|Minimum Preparation Requirements for Correctional Officers: Part 2|
|By Dr. Susan Jones|
The following is the second in a two part series written by Dr. Susan Jones.
This presentation of the current educational and minimum age requirements for correctional officers in the state corrections systems and the Bureau of Prisons provides an important snapshot into current practice. The LEEP program shows a cycle of funding and focus upon the need for college educated law enforcement professionals both on the streets and within the corrections systems. This cycle has gone full circle within the corrections profession to a place where none of the identified correction systems require any college education.
The remnants of LEEP can be found in jurisdictions such as the Bureau of Prisons and the Michigan Department of Corrections. Both of these systems prefer college educated applicants, but they also both allow for substitutions of different types of experience. Remnants of the effect of the program can also be found in leadership structures. For instance, the Colorado Department of Corrections has a leadership team (wardens and directors), where the majority possess some level of college education. At first glance, this could be interpreted as a system was heavily influenced by LEEP and a system that values higher education for internal promotions. However, a review of the qualifications for management promotions within the Colorado DOC shows a system that details preferred qualifications, but allows for experience to substitute for educational requirements. The fact that most of the current leadership team has some college education can be explained more by the career cycle of people within the department than by the value of higher education. By the time that these correctional employees were promoted to the level of warden, they had many years or experience and they very likely would have been among those who entered corrections work when a college degree or some college hours were required.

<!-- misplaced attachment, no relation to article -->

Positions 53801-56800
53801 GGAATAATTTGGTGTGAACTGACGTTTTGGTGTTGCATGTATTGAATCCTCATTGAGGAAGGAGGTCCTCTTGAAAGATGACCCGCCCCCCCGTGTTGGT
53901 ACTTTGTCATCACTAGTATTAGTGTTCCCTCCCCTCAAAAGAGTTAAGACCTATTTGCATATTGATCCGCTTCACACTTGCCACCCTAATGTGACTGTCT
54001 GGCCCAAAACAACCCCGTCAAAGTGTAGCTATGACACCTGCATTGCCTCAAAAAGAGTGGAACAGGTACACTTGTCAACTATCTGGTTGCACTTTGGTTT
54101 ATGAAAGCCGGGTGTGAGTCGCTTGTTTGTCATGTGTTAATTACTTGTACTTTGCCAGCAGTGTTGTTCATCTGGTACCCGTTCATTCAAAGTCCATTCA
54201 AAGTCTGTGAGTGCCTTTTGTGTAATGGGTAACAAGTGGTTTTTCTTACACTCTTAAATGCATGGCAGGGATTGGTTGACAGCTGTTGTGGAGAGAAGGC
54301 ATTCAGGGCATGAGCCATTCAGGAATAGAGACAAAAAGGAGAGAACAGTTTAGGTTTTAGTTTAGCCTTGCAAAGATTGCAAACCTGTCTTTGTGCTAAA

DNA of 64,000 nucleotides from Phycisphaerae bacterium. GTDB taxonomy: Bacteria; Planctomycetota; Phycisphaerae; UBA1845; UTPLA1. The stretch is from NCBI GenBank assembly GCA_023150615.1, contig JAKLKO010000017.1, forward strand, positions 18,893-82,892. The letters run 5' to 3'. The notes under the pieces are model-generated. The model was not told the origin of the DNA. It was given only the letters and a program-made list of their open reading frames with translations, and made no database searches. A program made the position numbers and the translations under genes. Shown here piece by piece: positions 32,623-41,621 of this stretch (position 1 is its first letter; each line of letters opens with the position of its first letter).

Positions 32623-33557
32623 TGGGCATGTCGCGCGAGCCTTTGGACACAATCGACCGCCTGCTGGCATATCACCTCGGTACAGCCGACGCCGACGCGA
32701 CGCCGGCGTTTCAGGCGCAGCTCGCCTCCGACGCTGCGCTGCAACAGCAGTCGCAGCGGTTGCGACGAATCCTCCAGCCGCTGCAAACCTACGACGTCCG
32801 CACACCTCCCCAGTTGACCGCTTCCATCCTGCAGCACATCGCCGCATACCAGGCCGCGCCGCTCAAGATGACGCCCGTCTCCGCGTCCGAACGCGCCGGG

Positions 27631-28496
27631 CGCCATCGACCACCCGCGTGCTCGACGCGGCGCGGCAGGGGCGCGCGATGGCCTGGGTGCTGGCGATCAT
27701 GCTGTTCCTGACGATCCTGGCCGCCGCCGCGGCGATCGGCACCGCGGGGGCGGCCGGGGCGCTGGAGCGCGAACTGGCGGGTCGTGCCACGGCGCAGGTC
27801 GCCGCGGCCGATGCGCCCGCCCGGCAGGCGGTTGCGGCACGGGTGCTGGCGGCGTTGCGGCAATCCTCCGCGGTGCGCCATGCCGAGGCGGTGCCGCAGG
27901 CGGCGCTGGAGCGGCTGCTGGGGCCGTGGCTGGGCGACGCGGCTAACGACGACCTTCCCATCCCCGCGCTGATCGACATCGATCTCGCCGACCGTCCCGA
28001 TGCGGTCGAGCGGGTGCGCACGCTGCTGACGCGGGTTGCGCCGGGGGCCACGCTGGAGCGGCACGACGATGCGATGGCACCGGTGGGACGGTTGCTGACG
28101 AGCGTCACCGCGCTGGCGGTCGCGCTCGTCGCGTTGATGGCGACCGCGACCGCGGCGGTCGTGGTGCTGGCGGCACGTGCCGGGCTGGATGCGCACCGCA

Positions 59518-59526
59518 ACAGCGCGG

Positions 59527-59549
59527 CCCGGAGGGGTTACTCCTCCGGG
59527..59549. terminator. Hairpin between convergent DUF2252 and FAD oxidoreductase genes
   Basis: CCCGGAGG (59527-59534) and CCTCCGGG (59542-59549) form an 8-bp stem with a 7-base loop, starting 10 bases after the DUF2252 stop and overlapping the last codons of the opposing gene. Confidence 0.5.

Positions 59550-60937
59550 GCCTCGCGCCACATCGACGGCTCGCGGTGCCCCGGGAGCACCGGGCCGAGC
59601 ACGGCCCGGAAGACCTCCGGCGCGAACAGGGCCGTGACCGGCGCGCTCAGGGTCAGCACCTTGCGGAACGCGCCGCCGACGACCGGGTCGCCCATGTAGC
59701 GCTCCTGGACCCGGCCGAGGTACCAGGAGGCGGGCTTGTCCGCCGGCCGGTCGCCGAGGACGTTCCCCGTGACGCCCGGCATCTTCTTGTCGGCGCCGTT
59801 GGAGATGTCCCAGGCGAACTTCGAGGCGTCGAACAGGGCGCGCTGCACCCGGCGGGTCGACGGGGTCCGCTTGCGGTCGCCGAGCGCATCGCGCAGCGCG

A Colorado warden confirmed this explanation when asked whether he felt his advanced degree helped him to get promoted to warden. He stated that at no time, including when he was promoted to warden, did anyone ever mention his college education or ask him questions regarding his course work. He believes that the time and money he spent on his college education was a waste for his career in corrections. This type of sentiment can be explained by Stinchcomb (2004) who suggested that the correctional system had not changed to be able to take advantage of the skills of college educated employees.
Unanswered question about the goals of the Presidential commission remain. Did the LEEP program improve the correctional outcomes? Did the short-lived requirements for a college education improve the image of corrections work so that college-educated employees would seek out and remain in correctional positions?
A comparison between LEEP and correctional outcomes were not effectively measured because it was during this same time period that the corrections systems were dramatically changed by the growth. This growth coupled with court interventions into prison management makes are true measurement difficult. What we know is that the recidivism rate was not reduced and the numbers of college educated applicants applying to work in correctional facilities was insufficient to staff the rapidly increasing numbers of positions.